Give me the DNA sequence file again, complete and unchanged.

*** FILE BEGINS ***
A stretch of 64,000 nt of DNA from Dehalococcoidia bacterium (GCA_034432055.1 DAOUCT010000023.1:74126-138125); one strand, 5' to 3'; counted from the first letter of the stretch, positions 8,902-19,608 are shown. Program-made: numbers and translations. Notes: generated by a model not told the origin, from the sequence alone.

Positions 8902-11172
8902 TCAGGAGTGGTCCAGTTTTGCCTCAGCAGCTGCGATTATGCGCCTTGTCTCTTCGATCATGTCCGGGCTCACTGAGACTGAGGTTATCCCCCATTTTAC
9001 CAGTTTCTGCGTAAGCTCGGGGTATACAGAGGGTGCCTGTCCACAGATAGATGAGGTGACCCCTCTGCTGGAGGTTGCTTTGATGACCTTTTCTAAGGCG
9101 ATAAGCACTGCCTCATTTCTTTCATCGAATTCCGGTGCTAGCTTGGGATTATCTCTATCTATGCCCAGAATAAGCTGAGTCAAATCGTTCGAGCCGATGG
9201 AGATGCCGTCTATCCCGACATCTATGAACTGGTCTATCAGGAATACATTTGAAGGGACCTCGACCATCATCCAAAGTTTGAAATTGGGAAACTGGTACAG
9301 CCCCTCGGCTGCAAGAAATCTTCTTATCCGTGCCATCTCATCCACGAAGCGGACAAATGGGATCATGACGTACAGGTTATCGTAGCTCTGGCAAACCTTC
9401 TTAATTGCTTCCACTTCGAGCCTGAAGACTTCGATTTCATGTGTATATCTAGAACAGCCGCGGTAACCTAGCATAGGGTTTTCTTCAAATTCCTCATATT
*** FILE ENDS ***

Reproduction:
A stretch of 64,000 nt of DNA from Dehalococcoidia bacterium (GCA_034432055.1 DAOUCT010000023.1:74126-138125); one strand, 5' to 3'; counted from the first letter of the stretch, positions 8,902-19,608 are shown. Program-made: numbers and translations. Notes: generated by a model not told the origin, from the sequence alone.

Positions 8902-11172
8902 TCAGGAGTGGTCCAGTTTTGCCTCAGCAGCTGCGATTATGCGCCTTGTCTCTTCGATCATGTCCGGGCTCACTGAGACTGAGGTTATCCCCCATTTTAC
9001 CAGTTTCTGCGTAAGCTCGGGGTATACAGAGGGTGCCTGTCCACAGATAGATGAGGTGACCCCTCTGCTGGAGGTTGCTTTGATGACCTTTTCTAAGGCG
9101 ATAAGCACTGCCTCATTTCTTTCATCGAATTCCGGTGCTAGCTTGGGATTATCTCTATCTATGCCCAGAATAAGCTGAGTCAAATCGTTCGAGCCGATGG
9201 AGATGCCGTCTATCCCGACATCTATGAACTGGTCTATCAGGAATACATTTGAAGGGACCTCGACCATCATCCAAAGTTTGAAATTGGGAAACTGGTACAG
9301 CCCCTCGGCTGCAAGAAATCTTCTTATCCGTGCCATCTCATCCACGAAGCGGACAAATGGGATCATGACGTACAGGTTATCGTAGCTCTGGCAAACCTTC
9401 TTAATTGCTTCCACTTCGAGCCTGAAGACTTCGATTTCATGTGTATATCTAGAACAGCCGCGGTAACCTAGCATAGGGTTTTCTTCAAATTCCTCATATT